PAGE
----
Massachusetts Introduces Slots Self-Limiting Scheme For Players

In 2011, the Massachusetts Governor put his signature to the Expanded Gaming Act in order to pave the way for three licensed commercial casinos to open in the state. While MGM Springfield and Wynn Boston Harbor are expected to open for business in 2018 and 2019 respectively, Plainridge Park opened its doors in 2014, but has so far failed to implement the required measures set out in the Expanded Gaming Act that are designed to protect problem gamblers.
As a result, the Massachusetts Gaming Commission (MGC) is now preparing to launch its new “Play My Way” program which will allow gamblers the option to set monetary limits on their spending before playing slot machines. Commenting on the innovative management system, MGC Chairman Steve Crosby explained:
“No such system is in use anywhere in the United States. This pilot program is one tool in a much broader, comprehensive responsible gaming strategy to provide players with a range of information and education so that they can make informed choices about when to gamble, how much to spend and when to walk away.”
Plainridge Park has already welcomed the program, which also allows players to set time limits and automatic alerts for themselves, and is expected to adopt the system later this month. Similarly, the Massachusetts Council on Compulsive Gambling has hailed the scheme as being “truly a prevention tool”, with Executive Director Marlene Warner stating that her organization wants “people to keep gambling in a way that’s healthy and safe.”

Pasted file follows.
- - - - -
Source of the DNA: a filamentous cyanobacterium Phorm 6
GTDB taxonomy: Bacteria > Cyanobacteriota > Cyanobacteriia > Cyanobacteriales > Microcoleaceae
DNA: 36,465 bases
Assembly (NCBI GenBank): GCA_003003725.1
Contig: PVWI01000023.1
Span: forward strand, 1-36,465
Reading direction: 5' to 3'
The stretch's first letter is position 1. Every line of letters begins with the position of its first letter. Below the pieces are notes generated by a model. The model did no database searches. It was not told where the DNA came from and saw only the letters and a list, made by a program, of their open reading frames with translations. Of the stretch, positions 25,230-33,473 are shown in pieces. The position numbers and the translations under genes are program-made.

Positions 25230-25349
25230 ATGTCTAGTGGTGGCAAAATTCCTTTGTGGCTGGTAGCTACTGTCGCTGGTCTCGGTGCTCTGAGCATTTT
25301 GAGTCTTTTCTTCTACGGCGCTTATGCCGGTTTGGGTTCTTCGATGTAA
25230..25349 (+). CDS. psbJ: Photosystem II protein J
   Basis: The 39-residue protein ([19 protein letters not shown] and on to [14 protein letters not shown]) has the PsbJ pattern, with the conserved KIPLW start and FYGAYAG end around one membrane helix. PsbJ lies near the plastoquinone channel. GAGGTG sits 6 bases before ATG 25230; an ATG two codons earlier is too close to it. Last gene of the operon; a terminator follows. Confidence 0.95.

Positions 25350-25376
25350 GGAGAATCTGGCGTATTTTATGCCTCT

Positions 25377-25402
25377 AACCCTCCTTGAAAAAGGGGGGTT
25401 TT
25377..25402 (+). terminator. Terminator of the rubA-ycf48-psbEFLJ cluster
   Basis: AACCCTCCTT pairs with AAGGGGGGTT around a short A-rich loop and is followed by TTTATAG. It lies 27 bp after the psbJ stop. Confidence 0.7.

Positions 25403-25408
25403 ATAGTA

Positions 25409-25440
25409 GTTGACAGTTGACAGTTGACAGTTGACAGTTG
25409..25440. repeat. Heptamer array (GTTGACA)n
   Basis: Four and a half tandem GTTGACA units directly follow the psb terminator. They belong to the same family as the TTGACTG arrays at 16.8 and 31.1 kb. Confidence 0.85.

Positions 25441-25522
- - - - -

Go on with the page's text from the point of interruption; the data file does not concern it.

Before casinos were legalised in Massachusetts, analysts estimated that the industry would generate between $300m and $500m in annual revenues. After a year of operations, the state’s sole casino, Plainridge Park, has thus far produced gross gaming revenues of $140.2 million, with $56 million then having been paid in state taxes, and the Race Horse Development Fund receiving a further $12.6 million.

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